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Trouble in Charter land? SDUSD takes step towards closing Promise Charter

June 9, 2011

Emily Alpert over at the Voice of San Diego reports that the San Diego Unified School District is taking steps towards closing Promise, which is a Chollas View Charter School with a history of violations which range from keeping inaccurate financial statements to violating open meetings laws.

My hunch is that there are many more Charters that operate like this, but right now there has just not been a lot of reporting about them.

The school board voted 3-2 to send a letter to Promise that would trigger a hearing where the school could make a case for why it should stay open. The school board would then have 30 days to decide whether or not the school should be closed. Board members Shelia Jackson and Scott Barnett voted against sending the letter, saying they didn’t want to take any steps to close the school.

“If we revoke this charter and the school closes, it’s a failure of the system,” Barnett said. He lamented that school districts, which are supposed to provide limited oversight of charters, can’t make “surgical changes” to how they work, only “live-or-die decisions” such as whether the charter should stay open.

But other board members said they needed to take the next step to air out the issues at Promise and decide its fate. Board member John Lee Evans said the charter had repeatedly suffered problems that went beyond bureaucratic errors. President Richard Barrera said he wasn’t convinced that Promise would take its problems seriously if San Diego Unified didn’t take the next step toward shutting it down.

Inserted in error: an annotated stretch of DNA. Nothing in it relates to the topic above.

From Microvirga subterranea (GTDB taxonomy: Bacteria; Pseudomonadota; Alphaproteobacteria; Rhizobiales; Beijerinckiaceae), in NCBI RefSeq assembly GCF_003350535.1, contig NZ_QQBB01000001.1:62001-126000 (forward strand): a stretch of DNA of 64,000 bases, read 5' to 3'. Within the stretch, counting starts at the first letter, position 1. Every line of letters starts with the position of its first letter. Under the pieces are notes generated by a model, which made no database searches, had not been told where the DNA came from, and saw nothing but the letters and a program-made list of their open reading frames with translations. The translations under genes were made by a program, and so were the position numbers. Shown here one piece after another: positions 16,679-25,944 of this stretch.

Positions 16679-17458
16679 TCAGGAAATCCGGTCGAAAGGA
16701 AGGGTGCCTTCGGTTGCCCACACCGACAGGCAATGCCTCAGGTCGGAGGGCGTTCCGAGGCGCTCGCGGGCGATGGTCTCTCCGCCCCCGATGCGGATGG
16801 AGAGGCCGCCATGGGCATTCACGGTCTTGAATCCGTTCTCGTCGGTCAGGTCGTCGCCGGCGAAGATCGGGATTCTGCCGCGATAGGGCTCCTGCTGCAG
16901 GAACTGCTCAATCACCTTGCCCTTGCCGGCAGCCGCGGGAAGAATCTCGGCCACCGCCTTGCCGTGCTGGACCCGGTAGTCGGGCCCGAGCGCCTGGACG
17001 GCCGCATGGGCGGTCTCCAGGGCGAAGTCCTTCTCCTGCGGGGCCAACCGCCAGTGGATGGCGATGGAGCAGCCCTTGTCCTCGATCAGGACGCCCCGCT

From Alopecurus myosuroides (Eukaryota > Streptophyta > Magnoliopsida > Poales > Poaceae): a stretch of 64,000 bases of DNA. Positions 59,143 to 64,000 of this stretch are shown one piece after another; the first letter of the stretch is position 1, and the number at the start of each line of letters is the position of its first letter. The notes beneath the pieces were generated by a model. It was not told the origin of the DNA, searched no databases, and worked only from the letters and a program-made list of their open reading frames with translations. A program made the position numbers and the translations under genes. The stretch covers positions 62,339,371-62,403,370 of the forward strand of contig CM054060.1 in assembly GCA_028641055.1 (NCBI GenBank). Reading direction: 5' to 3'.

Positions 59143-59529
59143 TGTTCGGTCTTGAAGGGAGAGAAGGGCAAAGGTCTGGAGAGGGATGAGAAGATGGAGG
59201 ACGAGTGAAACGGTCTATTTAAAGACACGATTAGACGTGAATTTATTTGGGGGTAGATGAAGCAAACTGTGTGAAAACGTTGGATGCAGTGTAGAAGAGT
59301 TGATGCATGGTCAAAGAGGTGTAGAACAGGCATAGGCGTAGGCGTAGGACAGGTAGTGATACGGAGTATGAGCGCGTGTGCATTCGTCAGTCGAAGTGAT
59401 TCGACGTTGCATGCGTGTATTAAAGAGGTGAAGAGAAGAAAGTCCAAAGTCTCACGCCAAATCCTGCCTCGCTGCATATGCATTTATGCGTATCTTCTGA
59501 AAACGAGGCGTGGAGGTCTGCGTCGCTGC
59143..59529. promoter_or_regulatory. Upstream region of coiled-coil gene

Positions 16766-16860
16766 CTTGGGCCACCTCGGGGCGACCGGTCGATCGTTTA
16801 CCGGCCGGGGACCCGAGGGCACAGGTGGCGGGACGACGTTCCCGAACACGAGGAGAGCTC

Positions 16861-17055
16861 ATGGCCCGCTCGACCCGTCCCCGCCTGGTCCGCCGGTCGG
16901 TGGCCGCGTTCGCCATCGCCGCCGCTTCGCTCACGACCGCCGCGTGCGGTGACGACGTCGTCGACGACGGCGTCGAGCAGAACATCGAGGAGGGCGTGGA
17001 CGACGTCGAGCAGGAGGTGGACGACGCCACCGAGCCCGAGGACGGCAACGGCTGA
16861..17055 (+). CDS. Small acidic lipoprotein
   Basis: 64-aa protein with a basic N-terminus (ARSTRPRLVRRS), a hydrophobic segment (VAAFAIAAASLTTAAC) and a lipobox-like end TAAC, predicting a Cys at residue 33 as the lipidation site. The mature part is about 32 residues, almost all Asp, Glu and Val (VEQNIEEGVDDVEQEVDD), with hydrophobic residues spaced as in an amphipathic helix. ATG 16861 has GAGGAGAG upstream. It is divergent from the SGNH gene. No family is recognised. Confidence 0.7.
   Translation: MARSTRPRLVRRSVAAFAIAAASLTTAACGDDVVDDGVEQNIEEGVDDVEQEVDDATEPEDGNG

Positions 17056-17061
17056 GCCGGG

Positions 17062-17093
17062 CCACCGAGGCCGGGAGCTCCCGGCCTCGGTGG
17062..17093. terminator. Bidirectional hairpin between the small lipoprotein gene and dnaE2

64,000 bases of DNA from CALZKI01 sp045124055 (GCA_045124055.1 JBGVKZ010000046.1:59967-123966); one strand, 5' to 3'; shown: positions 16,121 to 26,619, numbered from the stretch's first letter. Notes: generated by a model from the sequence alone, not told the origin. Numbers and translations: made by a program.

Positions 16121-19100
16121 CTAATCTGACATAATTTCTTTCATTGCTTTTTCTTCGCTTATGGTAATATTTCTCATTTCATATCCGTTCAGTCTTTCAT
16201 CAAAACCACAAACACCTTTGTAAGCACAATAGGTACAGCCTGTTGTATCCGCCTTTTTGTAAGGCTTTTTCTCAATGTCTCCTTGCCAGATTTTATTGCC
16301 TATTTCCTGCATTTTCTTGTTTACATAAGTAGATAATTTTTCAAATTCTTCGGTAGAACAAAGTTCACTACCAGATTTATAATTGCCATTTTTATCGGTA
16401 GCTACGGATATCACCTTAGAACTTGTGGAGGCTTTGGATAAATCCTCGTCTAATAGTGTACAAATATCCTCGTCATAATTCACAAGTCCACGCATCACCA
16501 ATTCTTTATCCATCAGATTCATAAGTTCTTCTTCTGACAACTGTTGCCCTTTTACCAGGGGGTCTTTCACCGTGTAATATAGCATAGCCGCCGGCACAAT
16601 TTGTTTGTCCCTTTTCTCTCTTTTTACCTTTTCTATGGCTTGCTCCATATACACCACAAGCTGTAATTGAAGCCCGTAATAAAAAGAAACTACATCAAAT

“People have said, ‘Give us a chance to work with the district.’ You have had a chance to work with this district and you will have a chance to work with the district,” Barrera said.

The controversial step toward closing Promise comes as San Diego Unified has reassessed its relationship with its charter schools, tightening its oversight and offering charters-in-the-making less help. Promise has been ground zero for its debates over charter freedom and accountability. Such shutdowns are rare: The last time a charter school was shuttered by San Diego Unified was five years ago, though others have dissolved on their own after being warned of problems.

Charter schools are publicly funded but independently run by their own boards. School districts decide whether or not they can open in the first place and monitor them. If they run afoul of the law, mismanage their money or fall short of academic goals, districts can shut them down. Charter schools can appeal those decisions to the County Office of Education and ultimately to the state.

Barnett is worrying about a “failure of the (Charter) system” – this is the concern that he has.  He isn’t concerned about how Charter schools and the hype that surrounds them have harmed the traditional public school system, and this guy sits on the school board.


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